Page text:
Wuhan virus: SA is ready


The Citizen (KZN) - - Front Page - Dr Dulcy Raku­makoe

So far, no cases have been di­ag­nosed in Africa, but this may change.

Coron­aviruses were first iden­ti­fied in the ’60s, but no one re­ally knows where they come from. They get their name from their crown-like shape.

Some­times, but not of­ten, a coro­n­avirus can in­fect both an­i­mals and hu­mans. It is quite a com­mon virus that causes an in­fec­tion in your nose, si­nuses, or up­per throat. Most coron­aviruses are not dan­ger­ous.

Two hu­man coron­aviruses, Mers-CoV and Sars-CoV have been known to fre­quently cause se­vere symp­toms. Mid­dle East res­pi­ra­tory syn­drome (Mers) symp­toms usu­ally in­clude fever, cough, and short­ness of breath which of­ten progress to pneu­mo­nia. About three or four of ev­ery 10 pa­tients re­ported with Mers have died. Mers cases con­tinue to oc­cur, pri­mar­ily in the Ara­bian penin­sula. Sars symp­toms of­ten in­cluded fever, chills, and body aches which usu­ally pro­gressed to pneu­mo­nia.

Mers killed 858 peo­ple. It first ap­peared in 2012 in Saudi Ara­bia and then in other coun­tries in the Mid­dle East, Africa, Asia, and Europe. In May 2015, there was an out­break of Mers in Korea, which was the largest out­break out­side of the Ara­bian penin­sula.

In 2003, 774 peo­ple died from a se­vere acute res­pi­ra­tory syn­drome (Sars) out­break. There were no fur­ther cases since 2015.

Then, in the be­gin­ning of 2020, fol­low­ing a De­cem­ber 2019 out­break in China, the World Health Or­gan­i­sa­tion has iden­ti­fied a new type of a coro­n­avirus which has claimed many lives.

Peo­ple travel from one coun­try to oth­ers and that is how these ill­nesses can be found in parts of the world where they nor­mally would not ex­ist. This calls then for a col­lab­o­ra­tive in­ter­na­tional ef­fort to al­low health pro­fes­sion­als to quickly con­tain the spread of these types of dis­eases.

So far, no coro­n­avirus in­fec­tions have been re­ported in Africa. How­ever, the pos­si­bil­ity the virus has al­ready made its way here can­not be ruled out.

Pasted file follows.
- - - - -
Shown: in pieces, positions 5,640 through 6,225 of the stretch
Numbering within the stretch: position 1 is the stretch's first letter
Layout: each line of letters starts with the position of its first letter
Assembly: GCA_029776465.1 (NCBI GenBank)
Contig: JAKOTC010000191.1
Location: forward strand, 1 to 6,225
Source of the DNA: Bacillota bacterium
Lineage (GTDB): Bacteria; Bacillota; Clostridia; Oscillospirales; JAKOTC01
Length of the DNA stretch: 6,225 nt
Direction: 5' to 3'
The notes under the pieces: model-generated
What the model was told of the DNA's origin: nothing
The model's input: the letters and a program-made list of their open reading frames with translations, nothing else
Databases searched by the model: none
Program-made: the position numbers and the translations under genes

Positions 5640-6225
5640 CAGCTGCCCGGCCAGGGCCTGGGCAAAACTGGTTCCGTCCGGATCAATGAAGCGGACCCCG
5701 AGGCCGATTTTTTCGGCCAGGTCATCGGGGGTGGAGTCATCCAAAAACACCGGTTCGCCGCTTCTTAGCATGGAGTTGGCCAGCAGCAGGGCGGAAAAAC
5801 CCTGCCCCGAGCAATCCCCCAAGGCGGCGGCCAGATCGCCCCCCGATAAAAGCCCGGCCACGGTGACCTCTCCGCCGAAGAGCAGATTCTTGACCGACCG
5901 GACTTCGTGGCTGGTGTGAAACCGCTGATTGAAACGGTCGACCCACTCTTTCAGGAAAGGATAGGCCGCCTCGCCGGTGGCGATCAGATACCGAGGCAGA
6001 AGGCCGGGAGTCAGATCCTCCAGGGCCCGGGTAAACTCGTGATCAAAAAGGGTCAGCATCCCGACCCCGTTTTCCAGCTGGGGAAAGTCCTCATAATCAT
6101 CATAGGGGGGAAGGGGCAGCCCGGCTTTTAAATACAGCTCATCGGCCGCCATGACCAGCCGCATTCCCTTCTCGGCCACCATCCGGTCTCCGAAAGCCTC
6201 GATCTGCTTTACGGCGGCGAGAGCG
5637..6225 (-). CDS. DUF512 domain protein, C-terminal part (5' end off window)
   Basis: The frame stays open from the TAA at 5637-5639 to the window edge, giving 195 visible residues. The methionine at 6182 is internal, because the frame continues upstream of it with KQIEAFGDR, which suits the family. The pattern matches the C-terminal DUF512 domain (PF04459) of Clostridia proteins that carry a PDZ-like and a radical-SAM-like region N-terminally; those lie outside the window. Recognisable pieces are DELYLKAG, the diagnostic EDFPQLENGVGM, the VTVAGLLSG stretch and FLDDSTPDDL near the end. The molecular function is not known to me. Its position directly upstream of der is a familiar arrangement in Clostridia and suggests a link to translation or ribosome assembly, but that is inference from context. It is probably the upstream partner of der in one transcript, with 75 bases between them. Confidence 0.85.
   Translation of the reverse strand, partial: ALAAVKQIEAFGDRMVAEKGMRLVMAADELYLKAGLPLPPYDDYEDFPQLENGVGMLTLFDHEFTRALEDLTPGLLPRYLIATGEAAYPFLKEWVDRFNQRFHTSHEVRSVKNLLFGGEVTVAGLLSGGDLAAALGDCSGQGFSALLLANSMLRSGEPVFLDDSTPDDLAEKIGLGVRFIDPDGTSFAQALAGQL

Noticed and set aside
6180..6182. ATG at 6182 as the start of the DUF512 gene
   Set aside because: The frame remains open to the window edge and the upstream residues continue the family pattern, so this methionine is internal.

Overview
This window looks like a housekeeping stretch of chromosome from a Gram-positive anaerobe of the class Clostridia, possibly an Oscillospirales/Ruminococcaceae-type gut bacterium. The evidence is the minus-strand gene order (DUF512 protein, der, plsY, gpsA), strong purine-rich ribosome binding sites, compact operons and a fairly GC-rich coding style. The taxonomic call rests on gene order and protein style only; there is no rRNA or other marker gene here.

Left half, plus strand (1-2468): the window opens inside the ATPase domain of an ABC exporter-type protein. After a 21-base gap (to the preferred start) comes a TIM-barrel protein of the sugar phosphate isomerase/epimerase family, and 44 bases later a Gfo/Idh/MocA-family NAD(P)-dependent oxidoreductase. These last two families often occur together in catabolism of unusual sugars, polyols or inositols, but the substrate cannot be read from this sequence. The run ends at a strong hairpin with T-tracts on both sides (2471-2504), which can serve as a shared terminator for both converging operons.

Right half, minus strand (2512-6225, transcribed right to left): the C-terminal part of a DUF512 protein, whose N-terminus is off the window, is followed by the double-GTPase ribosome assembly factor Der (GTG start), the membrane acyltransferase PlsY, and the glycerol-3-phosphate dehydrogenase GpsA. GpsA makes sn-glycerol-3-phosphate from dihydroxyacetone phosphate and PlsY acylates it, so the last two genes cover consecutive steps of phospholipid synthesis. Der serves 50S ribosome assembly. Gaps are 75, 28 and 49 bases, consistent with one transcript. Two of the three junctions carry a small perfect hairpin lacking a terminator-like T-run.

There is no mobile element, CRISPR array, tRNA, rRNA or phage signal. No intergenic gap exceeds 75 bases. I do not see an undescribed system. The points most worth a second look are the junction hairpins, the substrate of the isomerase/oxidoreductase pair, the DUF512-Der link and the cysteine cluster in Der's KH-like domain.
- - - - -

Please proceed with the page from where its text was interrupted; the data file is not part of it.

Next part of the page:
Lo­cal re­ports from the health depart­ment say Gaut­eng has pre­pared in ad­vance for a coro­n­avirus out­break.

Ac­cord­ing to Gaut­eng health MEC Bandile Ma­suku, three public hos­pi­tals have been se­lected as emer­gency cen­tres for the virus: Char­lotte Max­eke Aca­demic Hos­pi­tal, Steve Biko Aca­demic Hos­pi­tal, and Tem­bisa Hos­pi­tal. Staff from these hos­pi­tals have been trained to treat pa­tients in­fected with the coro­n­avirus.


Most coron­aviruses spread the same way other cold-caus­ing viruses do: through in­fected peo­ple cough­ing and sneez­ing, by touch­ing an in­fected per­son’s hands or face, or by touch­ing things such as door knobs that in­fected peo­ple have touched.

Symp­toms of coro­n­avirus

The symp­toms of most coron­aviruses are sim­i­lar to any other up­per res­pi­ra­tory in­fec­tion, in­clud­ing runny nose; cough­ing; sore throat; headache; some­times a fever. In most cases, you won’t know whether you have a coro­n­avirus or a dif­fer­ent, cold-caus­ing virus, such as in­fluenza. In rare cases, a coro­n­avirus in­fec­tion can be se­ri­ous and spread to the lower res­pi­ra­tory tract then cause pneu­mo­nia or bron­chi­tis, es­pe­cially in older peo­ple, those with heart disease, in­fants or peo­ple with weak­ened im­mune sys­tems.


If one is sus­pected of hav­ing coro­n­avirus in­fec­tion, lab­o­ra­tory tests can be done, which in­clude nose and throat cul­tures and blood work.


There is no vac­cine for coro­n­avirus. To help pre­vent a coro­n­avirus in­fec­tion:

Wash your hands. Clean your hands fre­quently with soap and hot wa­ter or use a hand rub con­tain­ing at least 60% al­co­hol.

Wear dis­pos­able gloves. If you have con­tact with body flu­ids or fae­ces, throw the gloves away im­me­di­ately af­ter use and wash your hands thor­oughly.

Wear a sur­gi­cal mask. When you’re in the same room as a per­son with Sars, cover your mouth and nose with a sur­gi­cal mask.

Wash per­sonal items. Use soap and hot wa­ter to wash the uten­sils, tow­els, bed­ding and cloth­ing of an in­fected per­son.

Disinfect sur­faces. Use a house­hold dis­in­fec­tant to clean any sur­faces that may have been con­tam­i­nated with sweat, saliva, mu­cus, vomit, stool or urine. Wear dis­pos­able gloves while you clean and throw the gloves away when you’re done.

Fol­low all pre­cau­tions for at least 10 days af­ter the per­son’s signs and symp­toms have dis­ap­peared. Keep chil­dren home if they de­velop a fever or res­pi­ra­tory symp­toms within 10 days of be­ing ex­posed to some­one with the in­fec­tion.


You treat a coro­n­avirus in­fec­tion the same way as a cold: get rest, drink flu­ids, take over-the-counter medicine for a fever, use a hu­mid­i­fier or steamy shower to ease a sore throat. If you are not im­prov­ing, see a doc­tor ur­gently.

Edited by Thami Kwazi 010 492-5227 [email protected]­i­zen.co.za

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